Metaclasses - magic functions

Mr. Wrobel mr at e-wrobel.pl
Fri Dec 23 06:14:15 EST 2016


W dniu 21.12.2016 o 02:51, Ethan Furman pisze:
> On 12/20/2016 03:39 PM, Ben Finney wrote:
>> "Mr. Wrobel" writes:
>
>>> Quick question, can anybody tell me when to use __init__ instead of
>>> __new__ in meta programming?
>>
>> Use ‘__new__’ to do the work of *creating* one instance from nothing;
>> allocating the storage, determining the type, etc. — anything that will
>> be *the same* for every instance. ‘__new__’ is the constructor.
>>
>> Use ‘__init__’ to do the work of *configuring* one instance, after it
>> already exists. Any attributes that are special to an instance should be
>> manipulated in the ‘__init__’ method. ‘__init__’ is the initialiser.
>
> That sounds like general object creation/class advice, which as a general
> guideline is okay, but don't feel like it's the most important thing.
>
> I only use `__new__` when the object being created is (or is based on)
> an immutable type; otherwise I use `__init__`.  Likewise, if I'm using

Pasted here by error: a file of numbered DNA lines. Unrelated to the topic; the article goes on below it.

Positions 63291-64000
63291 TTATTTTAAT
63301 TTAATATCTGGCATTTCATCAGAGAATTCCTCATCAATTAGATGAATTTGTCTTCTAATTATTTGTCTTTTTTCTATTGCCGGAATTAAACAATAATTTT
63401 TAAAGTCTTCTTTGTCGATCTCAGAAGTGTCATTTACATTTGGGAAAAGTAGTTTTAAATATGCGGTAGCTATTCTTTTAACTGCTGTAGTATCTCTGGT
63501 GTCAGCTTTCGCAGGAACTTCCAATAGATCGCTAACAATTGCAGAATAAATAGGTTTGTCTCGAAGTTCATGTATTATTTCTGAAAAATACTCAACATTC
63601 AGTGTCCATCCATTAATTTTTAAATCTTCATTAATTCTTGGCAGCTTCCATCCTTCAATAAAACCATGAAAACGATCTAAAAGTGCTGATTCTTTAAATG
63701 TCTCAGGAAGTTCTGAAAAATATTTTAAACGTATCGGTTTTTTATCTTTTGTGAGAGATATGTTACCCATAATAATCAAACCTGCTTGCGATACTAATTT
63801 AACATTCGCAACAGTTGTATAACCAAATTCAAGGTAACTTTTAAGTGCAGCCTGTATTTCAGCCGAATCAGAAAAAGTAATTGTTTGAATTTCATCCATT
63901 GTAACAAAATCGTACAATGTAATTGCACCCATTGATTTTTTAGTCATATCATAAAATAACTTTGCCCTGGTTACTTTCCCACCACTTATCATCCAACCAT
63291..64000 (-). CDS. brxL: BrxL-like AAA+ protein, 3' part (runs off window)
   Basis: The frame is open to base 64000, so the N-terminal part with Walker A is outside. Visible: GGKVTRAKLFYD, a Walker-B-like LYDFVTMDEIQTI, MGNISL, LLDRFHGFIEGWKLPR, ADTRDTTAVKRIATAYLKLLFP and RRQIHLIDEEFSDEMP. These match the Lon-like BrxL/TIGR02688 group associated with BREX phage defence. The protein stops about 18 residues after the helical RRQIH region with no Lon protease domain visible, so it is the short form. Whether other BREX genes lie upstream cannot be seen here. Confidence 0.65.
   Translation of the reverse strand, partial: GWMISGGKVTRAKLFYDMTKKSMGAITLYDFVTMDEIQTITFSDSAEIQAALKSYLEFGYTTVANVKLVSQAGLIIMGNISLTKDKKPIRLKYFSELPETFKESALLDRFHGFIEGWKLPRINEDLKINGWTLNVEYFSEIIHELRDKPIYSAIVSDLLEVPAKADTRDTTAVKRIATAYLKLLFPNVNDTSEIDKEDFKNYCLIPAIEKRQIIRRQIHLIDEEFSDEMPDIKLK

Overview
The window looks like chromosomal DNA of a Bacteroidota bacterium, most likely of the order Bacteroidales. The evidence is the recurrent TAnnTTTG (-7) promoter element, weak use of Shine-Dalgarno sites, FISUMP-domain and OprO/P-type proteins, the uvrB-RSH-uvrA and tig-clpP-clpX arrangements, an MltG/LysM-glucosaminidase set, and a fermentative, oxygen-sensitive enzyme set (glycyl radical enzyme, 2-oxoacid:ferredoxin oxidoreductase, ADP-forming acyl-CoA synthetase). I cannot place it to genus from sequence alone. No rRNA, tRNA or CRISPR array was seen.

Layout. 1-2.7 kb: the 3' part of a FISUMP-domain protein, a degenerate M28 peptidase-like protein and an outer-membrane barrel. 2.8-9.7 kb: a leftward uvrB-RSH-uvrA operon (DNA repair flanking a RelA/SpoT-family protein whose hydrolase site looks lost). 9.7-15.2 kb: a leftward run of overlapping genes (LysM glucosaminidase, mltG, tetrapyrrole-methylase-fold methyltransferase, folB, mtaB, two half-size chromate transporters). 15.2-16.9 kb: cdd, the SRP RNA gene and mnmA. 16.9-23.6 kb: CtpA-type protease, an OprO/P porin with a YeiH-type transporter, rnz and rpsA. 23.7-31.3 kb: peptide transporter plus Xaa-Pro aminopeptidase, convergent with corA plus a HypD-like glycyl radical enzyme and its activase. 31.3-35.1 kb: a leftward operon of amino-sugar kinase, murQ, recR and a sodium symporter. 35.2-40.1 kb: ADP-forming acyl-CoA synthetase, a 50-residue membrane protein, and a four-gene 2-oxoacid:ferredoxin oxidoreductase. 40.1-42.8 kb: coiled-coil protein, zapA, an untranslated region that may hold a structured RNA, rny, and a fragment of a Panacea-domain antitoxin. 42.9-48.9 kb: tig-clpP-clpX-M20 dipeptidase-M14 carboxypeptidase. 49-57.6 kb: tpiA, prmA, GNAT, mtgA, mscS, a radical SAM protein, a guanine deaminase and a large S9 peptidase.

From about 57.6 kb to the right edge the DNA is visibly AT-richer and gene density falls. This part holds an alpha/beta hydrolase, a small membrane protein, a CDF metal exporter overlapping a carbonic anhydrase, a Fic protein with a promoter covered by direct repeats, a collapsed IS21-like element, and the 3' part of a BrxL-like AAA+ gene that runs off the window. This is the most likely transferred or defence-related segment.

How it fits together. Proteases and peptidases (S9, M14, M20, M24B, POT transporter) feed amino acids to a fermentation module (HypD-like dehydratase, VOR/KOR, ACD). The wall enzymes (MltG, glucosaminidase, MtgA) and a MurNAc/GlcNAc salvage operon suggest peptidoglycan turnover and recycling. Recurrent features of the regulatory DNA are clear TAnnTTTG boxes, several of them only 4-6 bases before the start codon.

> `__new__` then I do all my configuration in `__new__` unless I have a
> really good reason not to (such as making it easier for subclasses to
> modify/skip `__init__`).
>
> As far as metaclasses go... the only time I recall writing an `__init__`
> for a metaclass was to strip off the extra arguments so `type.__init__`
> wouldn't fail.
>
> --
> ~Ethan~
Hi,thanx for answers, let's imagine that we want to add one class 
attribute for newly created classess with using __init__ in metaclass, 
here's an example:

#!/usr/bin/env python

class MetaClass(type):
     # __init__ manipulation:

     def __init__(cls, name, bases, dct):
         dct['added_in_init'] = 'test'
         super(MetaClass, cls).__init__(name, bases, dct)

class BaseClass(object):
     __metaclass__ = MetaClass

class NewBaseClass(BaseClass):
     pass

print("Lets print attributes added in __init__ in base classes:")

print(BaseClass.added_in_init)

print(NewBaseClass.added_in_init)

after running it: AttributeError: type object 'BaseClass' has no 
attribute 'added_in_init'

Adding the same in __new__ works. Can anyone explain me please what's wrong?

Cheers,
M





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